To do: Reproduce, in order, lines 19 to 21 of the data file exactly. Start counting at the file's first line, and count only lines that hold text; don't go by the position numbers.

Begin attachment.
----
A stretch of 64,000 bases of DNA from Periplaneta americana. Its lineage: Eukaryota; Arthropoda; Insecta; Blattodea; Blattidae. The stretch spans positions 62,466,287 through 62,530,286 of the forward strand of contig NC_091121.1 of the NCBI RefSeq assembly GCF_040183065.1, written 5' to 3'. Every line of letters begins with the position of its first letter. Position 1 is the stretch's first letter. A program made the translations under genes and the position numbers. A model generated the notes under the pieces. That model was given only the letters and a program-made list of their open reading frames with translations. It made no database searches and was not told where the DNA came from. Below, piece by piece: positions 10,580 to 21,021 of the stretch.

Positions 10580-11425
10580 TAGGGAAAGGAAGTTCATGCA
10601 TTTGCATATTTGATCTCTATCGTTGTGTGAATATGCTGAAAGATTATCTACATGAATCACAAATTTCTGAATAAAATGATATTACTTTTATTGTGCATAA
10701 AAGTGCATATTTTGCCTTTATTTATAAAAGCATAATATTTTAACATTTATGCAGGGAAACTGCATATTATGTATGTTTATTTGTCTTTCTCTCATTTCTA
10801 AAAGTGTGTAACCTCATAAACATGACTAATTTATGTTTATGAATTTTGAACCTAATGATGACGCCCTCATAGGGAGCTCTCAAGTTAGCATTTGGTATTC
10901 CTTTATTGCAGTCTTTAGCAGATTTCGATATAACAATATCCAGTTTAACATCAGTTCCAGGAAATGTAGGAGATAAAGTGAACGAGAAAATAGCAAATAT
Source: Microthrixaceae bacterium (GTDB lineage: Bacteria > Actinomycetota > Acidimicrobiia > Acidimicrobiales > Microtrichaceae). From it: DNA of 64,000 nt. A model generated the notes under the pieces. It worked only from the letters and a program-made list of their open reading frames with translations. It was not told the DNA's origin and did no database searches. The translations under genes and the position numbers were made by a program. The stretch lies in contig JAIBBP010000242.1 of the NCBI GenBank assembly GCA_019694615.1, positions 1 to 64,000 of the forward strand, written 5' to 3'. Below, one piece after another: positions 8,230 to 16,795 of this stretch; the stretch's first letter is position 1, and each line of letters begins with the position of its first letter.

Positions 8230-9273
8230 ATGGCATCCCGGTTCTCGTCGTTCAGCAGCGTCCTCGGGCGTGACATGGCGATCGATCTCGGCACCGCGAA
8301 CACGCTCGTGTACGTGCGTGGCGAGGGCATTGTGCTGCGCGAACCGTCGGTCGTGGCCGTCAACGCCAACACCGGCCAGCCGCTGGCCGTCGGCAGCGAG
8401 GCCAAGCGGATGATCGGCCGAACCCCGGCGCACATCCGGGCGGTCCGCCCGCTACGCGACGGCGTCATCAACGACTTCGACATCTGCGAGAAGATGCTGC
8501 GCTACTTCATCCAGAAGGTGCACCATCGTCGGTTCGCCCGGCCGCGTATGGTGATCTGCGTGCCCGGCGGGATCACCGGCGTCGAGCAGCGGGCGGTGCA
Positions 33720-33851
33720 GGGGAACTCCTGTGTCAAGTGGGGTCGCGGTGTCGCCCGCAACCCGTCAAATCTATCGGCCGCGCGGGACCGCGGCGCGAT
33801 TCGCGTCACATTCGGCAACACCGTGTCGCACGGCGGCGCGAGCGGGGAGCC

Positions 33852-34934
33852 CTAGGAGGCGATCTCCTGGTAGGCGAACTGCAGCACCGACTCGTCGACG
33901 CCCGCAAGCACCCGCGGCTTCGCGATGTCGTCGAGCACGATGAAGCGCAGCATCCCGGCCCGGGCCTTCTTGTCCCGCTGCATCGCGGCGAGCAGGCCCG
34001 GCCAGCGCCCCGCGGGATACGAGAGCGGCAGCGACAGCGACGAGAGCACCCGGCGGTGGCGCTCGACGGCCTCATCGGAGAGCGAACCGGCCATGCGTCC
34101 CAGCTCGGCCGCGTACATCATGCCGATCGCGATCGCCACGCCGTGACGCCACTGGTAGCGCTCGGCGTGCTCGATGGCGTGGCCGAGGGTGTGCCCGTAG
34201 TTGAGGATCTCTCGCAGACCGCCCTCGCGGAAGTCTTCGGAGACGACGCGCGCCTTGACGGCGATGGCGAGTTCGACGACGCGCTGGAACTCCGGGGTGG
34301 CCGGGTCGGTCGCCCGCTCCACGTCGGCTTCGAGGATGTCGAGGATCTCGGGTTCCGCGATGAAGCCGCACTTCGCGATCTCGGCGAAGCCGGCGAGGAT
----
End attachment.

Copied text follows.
33901 CCCGCAAGCACCCGCGGCTTCGCGATGTCGTCGAGCACGATGAAGCGCAGCATCCCGGCCCGGGCCTTCTTGTCCCGCTGCATCGCGGCGAGCAGGCCCG
34001 GCCAGCGCCCCGCGGGATACGAGAGCGGCAGCGACAGCGACGAGAGCACCCGGCGGTGGCGCTCGACGGCCTCATCGGAGAGCGAACCGGCCATGCGTCC
34101 CAGCTCGGCCGCGTACATCATGCCGATCGCGATCGCCACGCCGTGACGCCACTGGTAGCGCTCGGCGTGCTCGATGGCGTGGCCGAGGGTGTGCCCGTAG